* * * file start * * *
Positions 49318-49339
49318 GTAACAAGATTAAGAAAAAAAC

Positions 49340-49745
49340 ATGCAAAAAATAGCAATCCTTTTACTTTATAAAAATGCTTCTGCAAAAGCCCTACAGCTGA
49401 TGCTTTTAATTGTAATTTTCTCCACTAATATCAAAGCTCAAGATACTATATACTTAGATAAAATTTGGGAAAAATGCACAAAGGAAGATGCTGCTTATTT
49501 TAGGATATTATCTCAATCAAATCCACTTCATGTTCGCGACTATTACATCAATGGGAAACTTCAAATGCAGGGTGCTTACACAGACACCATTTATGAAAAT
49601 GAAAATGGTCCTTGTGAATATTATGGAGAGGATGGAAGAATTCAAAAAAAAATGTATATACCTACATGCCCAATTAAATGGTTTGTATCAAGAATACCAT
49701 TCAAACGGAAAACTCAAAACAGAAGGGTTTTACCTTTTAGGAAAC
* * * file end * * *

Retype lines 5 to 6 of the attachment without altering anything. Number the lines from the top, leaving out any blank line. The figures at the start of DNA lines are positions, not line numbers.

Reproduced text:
49401 TGCTTTTAATTGTAATTTTCTCCACTAATATCAAAGCTCAAGATACTATATACTTAGATAAAATTTGGGAAAAATGCACAAAGGAAGATGCTGCTTATTT
49501 TAGGATATTATCTCAATCAAATCCACTTCATGTTCGCGACTATTACATCAATGGGAAACTTCAAATGCAGGGTGCTTACACAGACACCATTTATGAAAAT